The university required all able-bodied male students to serve in the ROTC or Corps of Cadets programs for at least two years, Price said. However, the mandatory two-year conscription was revoked in the late 1960s. Since then, the Corps has grown from approximately 7,000 students to 400 current students.

The university’s founding, military science, and ROTC programs are similar to those at its sister university, Texas A&M, Price said. The two programs developed in a similar fashion and with identical rank structures until the 1960s. But as the university cut funding, Texas A&M programs continued to excel while LSU’s declined.

Price said Texas A&M is now considered a top military college, and its well-funded and rigorous military science program is a selling point when recruiting new students. But the University is struggling to recruit new students due to lack of funding and poor facilities.

“LSU has made it clear that this is not the direction they want to take, and now we’re at the point that we don’t have any funding from the University,” Price said. “I am the recruiting agent and I cannot recruit the best in the state. “

Price said the equipment is also outdated. Most of what the University has available to military science students are surplus supplies that the program has acquired on its own. Price said some equipment dates back to what his father used in the military during the Gulf War in the ’90s.

As the university prepares to update its campus over the next 10 to 25 years, Price said military science students fear their program needs will be overlooked during new construction.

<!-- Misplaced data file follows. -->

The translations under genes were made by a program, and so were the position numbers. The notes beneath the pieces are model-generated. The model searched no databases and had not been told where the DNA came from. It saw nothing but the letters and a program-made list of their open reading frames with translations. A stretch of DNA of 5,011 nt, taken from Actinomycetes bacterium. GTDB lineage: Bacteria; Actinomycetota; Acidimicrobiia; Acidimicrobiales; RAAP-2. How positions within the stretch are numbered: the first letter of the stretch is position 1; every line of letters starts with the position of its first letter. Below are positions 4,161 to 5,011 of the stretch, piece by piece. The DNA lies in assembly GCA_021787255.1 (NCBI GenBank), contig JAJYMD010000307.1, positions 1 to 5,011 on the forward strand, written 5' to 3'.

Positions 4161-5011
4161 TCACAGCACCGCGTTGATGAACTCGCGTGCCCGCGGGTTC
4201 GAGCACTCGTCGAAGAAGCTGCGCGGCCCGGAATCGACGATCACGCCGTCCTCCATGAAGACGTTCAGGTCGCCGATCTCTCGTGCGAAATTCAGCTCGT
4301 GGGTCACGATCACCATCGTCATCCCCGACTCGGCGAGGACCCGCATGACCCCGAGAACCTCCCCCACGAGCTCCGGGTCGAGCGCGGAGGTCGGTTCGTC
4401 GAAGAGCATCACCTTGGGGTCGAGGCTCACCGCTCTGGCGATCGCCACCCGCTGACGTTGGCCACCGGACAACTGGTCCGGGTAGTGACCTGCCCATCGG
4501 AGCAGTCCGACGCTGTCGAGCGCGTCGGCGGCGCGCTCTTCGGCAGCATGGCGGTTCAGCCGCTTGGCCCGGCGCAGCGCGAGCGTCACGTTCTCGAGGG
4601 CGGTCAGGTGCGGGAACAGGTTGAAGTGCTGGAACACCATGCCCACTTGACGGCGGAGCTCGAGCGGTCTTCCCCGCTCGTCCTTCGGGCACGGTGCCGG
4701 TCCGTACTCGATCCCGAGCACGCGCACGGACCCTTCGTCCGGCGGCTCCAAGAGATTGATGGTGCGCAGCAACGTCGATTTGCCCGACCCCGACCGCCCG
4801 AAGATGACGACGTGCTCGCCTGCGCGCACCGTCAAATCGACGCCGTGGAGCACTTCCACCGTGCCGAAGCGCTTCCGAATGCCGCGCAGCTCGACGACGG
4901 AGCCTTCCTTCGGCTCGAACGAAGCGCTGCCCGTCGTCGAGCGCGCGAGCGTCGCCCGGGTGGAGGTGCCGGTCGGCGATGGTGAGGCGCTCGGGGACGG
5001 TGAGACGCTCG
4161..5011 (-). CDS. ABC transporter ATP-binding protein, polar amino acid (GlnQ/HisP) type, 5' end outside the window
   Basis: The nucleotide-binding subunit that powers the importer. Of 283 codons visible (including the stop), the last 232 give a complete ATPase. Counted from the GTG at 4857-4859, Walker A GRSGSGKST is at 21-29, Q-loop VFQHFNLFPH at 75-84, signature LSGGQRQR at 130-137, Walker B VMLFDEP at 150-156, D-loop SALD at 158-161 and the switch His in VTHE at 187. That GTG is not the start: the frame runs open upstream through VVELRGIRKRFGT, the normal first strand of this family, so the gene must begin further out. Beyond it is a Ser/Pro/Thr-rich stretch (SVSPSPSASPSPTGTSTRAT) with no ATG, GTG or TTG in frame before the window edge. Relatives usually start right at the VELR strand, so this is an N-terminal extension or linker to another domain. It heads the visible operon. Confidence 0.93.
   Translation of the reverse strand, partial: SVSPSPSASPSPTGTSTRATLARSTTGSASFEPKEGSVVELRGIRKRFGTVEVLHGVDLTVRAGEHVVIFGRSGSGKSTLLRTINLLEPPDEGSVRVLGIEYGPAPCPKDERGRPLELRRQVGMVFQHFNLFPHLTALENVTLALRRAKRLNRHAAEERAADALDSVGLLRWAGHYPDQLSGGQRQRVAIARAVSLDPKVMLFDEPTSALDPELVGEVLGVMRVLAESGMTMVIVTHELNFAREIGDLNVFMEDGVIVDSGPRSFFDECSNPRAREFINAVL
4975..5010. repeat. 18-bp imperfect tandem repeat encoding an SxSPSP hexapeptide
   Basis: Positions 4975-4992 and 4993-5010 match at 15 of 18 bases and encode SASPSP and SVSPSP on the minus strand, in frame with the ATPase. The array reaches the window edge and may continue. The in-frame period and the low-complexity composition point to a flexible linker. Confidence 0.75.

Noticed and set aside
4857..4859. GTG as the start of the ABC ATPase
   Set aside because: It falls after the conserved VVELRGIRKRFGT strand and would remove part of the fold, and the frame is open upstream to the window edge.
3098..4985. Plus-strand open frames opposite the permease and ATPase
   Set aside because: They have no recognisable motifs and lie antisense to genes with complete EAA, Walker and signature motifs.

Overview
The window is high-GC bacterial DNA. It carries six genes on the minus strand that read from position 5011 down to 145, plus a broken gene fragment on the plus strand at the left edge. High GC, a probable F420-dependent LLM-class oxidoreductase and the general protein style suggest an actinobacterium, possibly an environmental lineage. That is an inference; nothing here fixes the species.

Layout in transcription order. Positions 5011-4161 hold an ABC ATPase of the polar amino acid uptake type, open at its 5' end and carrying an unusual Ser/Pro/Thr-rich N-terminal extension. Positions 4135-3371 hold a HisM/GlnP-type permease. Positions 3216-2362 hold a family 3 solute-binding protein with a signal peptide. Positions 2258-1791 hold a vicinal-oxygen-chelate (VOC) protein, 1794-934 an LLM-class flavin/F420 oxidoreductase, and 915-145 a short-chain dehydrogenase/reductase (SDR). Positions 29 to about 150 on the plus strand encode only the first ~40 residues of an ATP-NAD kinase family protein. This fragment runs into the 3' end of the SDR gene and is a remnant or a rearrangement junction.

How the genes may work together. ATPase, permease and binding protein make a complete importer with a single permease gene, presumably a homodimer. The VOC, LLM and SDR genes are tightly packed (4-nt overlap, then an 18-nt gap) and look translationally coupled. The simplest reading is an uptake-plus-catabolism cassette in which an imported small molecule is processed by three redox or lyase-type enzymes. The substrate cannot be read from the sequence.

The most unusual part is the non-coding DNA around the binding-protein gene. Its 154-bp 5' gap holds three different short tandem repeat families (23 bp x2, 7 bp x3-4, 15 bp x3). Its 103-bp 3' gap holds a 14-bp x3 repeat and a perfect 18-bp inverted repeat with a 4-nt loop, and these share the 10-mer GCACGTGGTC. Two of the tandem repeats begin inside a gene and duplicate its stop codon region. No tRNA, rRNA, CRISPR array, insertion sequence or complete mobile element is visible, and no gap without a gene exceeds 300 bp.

A contractual agreement between the Department of Defense, the ROTC program, and the host school requires the University to maintain adequate facilities for the ROTC and Corps of Cadets programs. But Price said he was concerned about the lack of plans for a new indoor shooting range, recall tower and parade ground, all of which are seen as necessary facilities for the military science program.

Millican and Morrow said the university’s master plan includes moving the military science program to a newer building, which will provide students with the necessary training facilities and equipment.

The master plan is a “high-level view” over the next several decades, Millican said, so there is no clear timeline yet for the relocation of military science. But she said it’s likely the program will move to a building nearby and share that building with another program.

“We don’t have the capacity to say this year this group will move to this location, we just know that in the future this group will not be in this building,” Millican said.